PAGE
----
There has been a lot of chatter in the fan base about the idea of signing ex-Giant Justin Pugh — or perhaps Dalton Risner — to try and upgrade the interior of the offensive line.

What if the way Glowinski played Sunday has made the Giants, who are almost certain to move on from Glowinski after this season, think about doing that sooner? Perhaps before turning to Pugh or Risner they want a live-action look at Ezeudu, if he isn’t playing left tackle, or Marcus McKethan. Maybe they would even give Shane Lemieux a chance.

Regardless, lots of intrigue surrounding what the Giants do with their offensive line.

Ground and pound

I hope Barkley slept well Saturday night. I am anticipating a heavy dose of Barkley Sunday afternoon/evening as the Giants try to get back on track. I don’t know that it will be a 35-carry game like Barkley had last season against the Houston Texans, but it won’t surprise me if we see a similarly conservative game plan from the Giants’ offense.

They need to limit mistakes. They need to let their offensive line, whoever is playing, get its footing after a horrible first week. Throwing the ball all over the place isn’t the way to get that done.

So, I am thinking this game plan will revolve around the legs of Barkley and Daniel Jones, with quick passing and a handful of deep shots.

We know the Giants want to open it up more and create more explosive plays this season, but you have crawl before you walk and walk before you run. The Giants turned the ball over just 16 times last season, second-best in the NFL, and they still aren’t going to win games if they are giving the ball away. Against Dallas, they had two interceptions and fumbled the ball five times. Right now, the most important thing for the Giants is to play a clean game and get a win. Even if it isn’t flashy.

MetLife Stadium turf

When New York Jets Aaron Rodgers suffered his season-ending torn Achilles tendon on Monday night at MetLife Stadium, that renewed both criticism of the MetLife turf and calls by players for grass playing field at all NFL stadiums.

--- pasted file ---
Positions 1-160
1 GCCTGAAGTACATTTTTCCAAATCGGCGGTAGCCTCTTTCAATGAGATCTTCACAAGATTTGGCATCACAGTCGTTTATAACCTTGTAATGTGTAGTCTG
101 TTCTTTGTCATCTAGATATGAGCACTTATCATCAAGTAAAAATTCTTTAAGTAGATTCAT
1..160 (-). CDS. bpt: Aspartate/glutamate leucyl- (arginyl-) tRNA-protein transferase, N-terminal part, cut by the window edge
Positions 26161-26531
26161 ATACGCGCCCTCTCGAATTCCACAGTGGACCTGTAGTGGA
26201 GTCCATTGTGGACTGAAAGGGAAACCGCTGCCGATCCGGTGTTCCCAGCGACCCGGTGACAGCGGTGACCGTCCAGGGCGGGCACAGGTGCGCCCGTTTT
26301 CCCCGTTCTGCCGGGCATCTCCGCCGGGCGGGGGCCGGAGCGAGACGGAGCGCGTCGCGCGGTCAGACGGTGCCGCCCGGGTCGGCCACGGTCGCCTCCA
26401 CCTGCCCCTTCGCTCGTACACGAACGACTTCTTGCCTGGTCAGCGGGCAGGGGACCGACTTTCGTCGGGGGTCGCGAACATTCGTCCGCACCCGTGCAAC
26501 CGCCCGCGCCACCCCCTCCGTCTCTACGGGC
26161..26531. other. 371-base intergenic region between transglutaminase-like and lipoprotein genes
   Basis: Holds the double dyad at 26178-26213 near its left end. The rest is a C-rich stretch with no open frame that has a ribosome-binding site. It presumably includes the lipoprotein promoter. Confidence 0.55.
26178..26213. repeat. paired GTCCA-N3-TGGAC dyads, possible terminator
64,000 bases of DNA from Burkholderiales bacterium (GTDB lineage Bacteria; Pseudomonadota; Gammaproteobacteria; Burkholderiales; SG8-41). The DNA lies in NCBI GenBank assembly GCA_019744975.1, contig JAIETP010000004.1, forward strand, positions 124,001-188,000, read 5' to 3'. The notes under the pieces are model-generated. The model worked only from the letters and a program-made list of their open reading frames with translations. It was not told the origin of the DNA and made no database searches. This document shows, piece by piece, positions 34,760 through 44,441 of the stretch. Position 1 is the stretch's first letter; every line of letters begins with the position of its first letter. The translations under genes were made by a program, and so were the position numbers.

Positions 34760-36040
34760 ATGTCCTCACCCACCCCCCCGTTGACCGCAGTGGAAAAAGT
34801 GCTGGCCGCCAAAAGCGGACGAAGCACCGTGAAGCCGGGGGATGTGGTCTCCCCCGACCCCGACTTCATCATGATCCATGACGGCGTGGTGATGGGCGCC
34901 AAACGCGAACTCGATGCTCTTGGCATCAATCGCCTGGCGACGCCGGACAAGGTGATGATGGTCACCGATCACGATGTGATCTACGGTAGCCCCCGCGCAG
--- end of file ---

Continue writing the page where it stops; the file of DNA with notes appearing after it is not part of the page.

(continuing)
One of those is valid. The other is not.

It is absolutely valid for players to want to play on natural grass. I understand the NFLPA calling for grass fields.

I understand players across the league agreeing with this. The NFL might disagree, but the data over the years has been pretty clear that grass is a safer surface for players.

No argument there.

The criticism that is not valid, and that got me into the kind of social media sniping I try to avoid, came when Philadelphia Eagles cornerback Darius Slay ripped into the MetLife Stadium turf.

I get it. Players have complained about the MetLife turf for years. Does Slay not know, though, that there is new turf at MetLife in 2023? Generic criticisms of the field MetLife Stadium used to have are no longer valid, and are uninformed. That surface has gone to the great turf graveyard.

The stadium has a new surface called FieldTurf CORE, which is also used by the Atlanta Falcons, Detroit Lions and New England Patriots.

So, I will support the players’ argument for grass. I will, though, push back on the old ‘the playing surface at MetLife has sucked for years’ argument.